Stephanie Baker - Fit or fat: a health crisis
Solution of eating less or exercising more seems, unfortunately, much easier said than done
The recent increase in whooping cough cases in Oregon has been in the news lately: 836 this year, and 280 last year.
But one health ailment that has grown to epidemic proportions, but hasn’t received the attention it deserves, is obesity in America.
I’ve been lucky because I never had to worry about my weight, until recently. But as I enter the realm of middle age, I’ve noticed my pants are little tighter, and I’m developing that all-too-familiar belly that often comes with age. For the first time in my life, I’m having to watch what I eat and make a concerted effort to exercise, something I’ve loathed all my life, even in gym class.
I never knew how hard it was to lose weight until I tried to do it.
I became obsessed with my figure. I joined a gym and cut down on my food intake to the point of starving myself. I’d compare myself to models who parade the magazines in their bikinis and skinny jeans. I’d weigh myself numerous times a day.
What was happening to me? I used to roll my eyes at women who complained about how fat they were. I used to think they were insecure and pathetic. Now I was in the same boat.
Although I still had a healthy body mass index (BMI) and my weight gain wasn’t that noticeable, I began to scrutinize myself whenever I passed a mirror. This 50-year-old woman was trying to regain the body of a 20-year-old girl. It was unrealistic and ridiculous, and it gave me some insight into those with eating disorders and other body image issues.
But another thing happened. I took a look for the first time at how many obese people there are in this country.
According to a study released last September by The Trust for America’s Health and The Robert Wood Johnson Foundation, half of all Americans will be classified as obese by the year 2030. The National Association of Physical Activity and Health reports the number of extremely obese people — those who are at least 100 pounds overweight — has quadrupled since 1980, to about 4 million. That’s about 1 in every 50 adults.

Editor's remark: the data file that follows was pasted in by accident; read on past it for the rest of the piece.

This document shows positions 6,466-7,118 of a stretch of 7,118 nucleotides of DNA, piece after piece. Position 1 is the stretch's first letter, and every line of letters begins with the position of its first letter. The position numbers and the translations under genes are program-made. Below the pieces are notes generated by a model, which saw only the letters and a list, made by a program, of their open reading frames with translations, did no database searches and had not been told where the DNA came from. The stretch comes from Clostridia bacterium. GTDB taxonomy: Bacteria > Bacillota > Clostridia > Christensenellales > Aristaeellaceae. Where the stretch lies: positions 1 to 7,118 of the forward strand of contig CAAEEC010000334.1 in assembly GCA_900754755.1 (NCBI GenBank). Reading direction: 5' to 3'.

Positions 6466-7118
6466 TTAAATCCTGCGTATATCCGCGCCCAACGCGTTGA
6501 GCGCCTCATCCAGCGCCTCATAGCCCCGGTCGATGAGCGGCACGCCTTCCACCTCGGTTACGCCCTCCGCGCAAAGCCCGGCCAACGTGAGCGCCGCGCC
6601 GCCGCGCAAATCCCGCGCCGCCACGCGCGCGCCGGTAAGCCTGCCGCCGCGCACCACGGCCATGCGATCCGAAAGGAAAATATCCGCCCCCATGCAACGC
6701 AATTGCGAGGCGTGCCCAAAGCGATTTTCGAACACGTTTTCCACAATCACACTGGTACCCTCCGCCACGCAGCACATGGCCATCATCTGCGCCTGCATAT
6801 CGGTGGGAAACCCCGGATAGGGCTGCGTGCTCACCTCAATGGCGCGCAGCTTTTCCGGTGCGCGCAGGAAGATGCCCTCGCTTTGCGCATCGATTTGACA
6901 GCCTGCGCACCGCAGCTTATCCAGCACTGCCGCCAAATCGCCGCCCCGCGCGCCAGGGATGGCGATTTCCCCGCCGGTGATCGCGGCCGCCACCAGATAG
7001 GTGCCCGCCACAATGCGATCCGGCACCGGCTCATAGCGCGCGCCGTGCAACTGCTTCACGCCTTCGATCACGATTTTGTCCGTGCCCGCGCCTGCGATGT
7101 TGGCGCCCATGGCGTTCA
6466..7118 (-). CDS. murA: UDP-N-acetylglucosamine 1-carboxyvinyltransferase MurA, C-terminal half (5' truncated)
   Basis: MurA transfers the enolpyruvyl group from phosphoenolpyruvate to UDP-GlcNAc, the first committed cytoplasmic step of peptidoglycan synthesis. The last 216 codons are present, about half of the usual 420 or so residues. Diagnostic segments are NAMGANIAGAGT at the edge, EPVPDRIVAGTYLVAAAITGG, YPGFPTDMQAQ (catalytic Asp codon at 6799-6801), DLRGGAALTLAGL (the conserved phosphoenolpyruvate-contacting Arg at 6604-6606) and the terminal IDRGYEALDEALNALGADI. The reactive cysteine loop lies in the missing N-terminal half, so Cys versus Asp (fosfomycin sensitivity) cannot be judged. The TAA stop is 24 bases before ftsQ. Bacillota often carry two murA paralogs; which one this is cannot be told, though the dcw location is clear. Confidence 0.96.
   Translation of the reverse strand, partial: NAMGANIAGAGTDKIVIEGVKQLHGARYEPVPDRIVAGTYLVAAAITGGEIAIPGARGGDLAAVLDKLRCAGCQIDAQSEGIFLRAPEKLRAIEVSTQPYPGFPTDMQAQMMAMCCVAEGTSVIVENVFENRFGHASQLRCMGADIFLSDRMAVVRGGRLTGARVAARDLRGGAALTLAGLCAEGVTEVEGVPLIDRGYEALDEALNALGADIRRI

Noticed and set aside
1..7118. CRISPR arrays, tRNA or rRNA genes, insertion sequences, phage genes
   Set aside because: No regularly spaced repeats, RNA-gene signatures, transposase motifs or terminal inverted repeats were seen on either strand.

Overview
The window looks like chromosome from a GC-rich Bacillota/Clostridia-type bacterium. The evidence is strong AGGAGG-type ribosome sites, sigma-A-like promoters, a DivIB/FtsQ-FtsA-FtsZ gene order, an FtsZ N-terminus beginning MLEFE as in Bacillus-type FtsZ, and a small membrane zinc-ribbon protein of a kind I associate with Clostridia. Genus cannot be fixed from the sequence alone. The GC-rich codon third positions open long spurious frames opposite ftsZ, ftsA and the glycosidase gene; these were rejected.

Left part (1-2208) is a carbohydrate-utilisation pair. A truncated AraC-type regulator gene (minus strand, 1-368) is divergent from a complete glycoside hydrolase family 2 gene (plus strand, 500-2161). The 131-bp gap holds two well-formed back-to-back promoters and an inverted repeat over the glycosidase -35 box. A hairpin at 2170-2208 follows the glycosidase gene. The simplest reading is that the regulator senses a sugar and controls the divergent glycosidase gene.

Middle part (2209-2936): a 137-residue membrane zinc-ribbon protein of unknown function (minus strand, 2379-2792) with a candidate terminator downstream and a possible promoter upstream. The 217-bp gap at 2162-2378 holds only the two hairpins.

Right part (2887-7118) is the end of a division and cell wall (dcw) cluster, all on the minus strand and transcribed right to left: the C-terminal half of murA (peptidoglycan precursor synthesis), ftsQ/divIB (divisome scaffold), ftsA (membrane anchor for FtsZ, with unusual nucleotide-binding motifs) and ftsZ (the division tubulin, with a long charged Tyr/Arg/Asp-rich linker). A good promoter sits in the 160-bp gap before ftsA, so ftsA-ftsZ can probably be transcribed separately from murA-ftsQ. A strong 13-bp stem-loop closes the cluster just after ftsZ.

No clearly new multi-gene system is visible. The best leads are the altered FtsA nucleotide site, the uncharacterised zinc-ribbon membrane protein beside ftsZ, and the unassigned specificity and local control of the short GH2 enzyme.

If this isn’t a health crisis, what is? If 6 million new cases of diabetes, 5 million new cases of heart disease and stroke, and 300,000 cases of cancer in the next 20 years don’t get our attention, what will?
The obvious solution is to change our eating habits and exercise more. It’s easier said than done. But something has to happen, or the next generation of children likely will not live as long as their parents. Health care costs will become unaffordable with or without Obamacare.
The study also reported that if every state decreased its average BMI by 5 percent by 2030, millions of people would be spared obesity-related diseases, saving billions of dollars in health care spending. That amounts to each person losing 10 pounds.
I’m doing my share. I now attend water aerobics twice a week. Every time I step down into the pool, I take a quick inventory of who’s there. I’m always surprised how packed it is at 5:30 in the evening on a weeknight, when we’re all tired and wish we were home and in our pajamas.
My swimming buddies come in every shape and size, male and female, young and old. And nobody cares what anyone looks like in a bathing suit — or, worse yet, out of one in the dressing room — because we’re all there for the same reason: to get healthy.
I wish Miss Wright and Miss Morris, my P.E. teachers from junior high, could see me now. I’d surely get an “A” for effort. And, more importantly, a clean bill of health.
Stephanie Baker is an advertising rep with the News-Register. In her spare time, she likes to write and is a devotee of late night comedy. She’s also proud to announce she’s survived her withdrawal from sugar and, so far, lost six pounds.